A nurse described as “one in a million” by colleagues is saying his final goodbye to the NHS after 46 years.
When Martin Green hangs up his scrubs for the final time today (Sunday May 15th) it will signal the end of a career that has spanned several hospitals, dealing with everything from birth to death.
“I have done my fair share,” said the Morriston Hospital bed site manager, who turns 66 next week.
“I left school at 15 without any qualifications and had to work my way up the hard way. I often sit there and reminisce.
“One of the things I will miss is the team I am with at the moment. We have been together a while and have been through quite a bit.”
Martin’s current role sits at the heart of the Swansea hospital, monitoring patient movements and bed capacity across the site.
It is the type of role which did not exist when Martin joined a very different NHS in May 1976.
Brought up in Ebbw Vale, he joined a nurse training programme at Frenchay Hospital in Bristol when he was just 18.
“I must admit it was a strict but wonderful training school at Frenchay,” he continued.
“If you came onto the ward and your uniform wasn’t up to scratch you were sent back to your room.
“We didn’t wash our uniforms ourselves. They went to the hospital laundry and came back starched stiff as a board. You could stand them up on your own.
“The uniforms have changed a bit since then. I think the scrubs we have now are the most comfortable.”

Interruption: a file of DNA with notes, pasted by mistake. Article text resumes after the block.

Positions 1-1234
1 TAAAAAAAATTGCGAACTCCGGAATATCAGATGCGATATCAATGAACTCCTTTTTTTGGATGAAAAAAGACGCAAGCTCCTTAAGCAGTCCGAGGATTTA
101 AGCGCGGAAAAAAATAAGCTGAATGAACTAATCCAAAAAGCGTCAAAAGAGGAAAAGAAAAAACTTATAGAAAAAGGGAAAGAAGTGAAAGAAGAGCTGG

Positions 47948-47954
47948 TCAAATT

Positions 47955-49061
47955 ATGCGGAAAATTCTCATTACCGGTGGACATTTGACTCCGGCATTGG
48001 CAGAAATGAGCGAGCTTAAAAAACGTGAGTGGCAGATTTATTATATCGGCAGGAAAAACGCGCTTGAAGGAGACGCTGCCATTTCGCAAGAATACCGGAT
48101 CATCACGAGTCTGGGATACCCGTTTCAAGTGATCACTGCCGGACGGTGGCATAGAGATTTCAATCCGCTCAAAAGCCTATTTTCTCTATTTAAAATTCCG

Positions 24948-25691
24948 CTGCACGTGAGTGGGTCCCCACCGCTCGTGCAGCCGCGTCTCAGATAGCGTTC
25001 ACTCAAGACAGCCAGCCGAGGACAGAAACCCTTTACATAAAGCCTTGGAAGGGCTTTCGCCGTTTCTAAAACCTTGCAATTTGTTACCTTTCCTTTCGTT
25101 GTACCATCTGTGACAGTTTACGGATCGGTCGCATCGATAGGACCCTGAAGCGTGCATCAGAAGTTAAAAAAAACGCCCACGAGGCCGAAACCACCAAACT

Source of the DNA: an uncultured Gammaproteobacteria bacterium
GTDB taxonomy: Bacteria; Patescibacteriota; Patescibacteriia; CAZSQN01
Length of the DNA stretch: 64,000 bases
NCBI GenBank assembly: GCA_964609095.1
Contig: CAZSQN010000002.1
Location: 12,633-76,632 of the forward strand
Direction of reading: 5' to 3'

After qualifying, Martin worked in the intensive care unit in Frenchay, then Singleton Hospital in Swansea before moving to mental health at Pen-y-Fal Hospital in Abergavenny.
He has since worked in accident and emergency at the Royal Gwent Hospital in Newport and joined A&E at Morriston for its opening in 1985.
Carol Doggett, interim director of nursing at Morriston Hospital, said: “Being a nurse is much more than wearing a uniform. It is being kind, compassionate, professional and recognising it’s a privilege to work with people from all walks of life and provide them with care.
“I’ve been told that Martin is unique - one of a kind. He is there for everyone as a friend and a nurse who will always go the extra mile.
“His closest colleagues have called him in Welsh, halen y ddaer, which means salt of the earth. He really is one in a million.”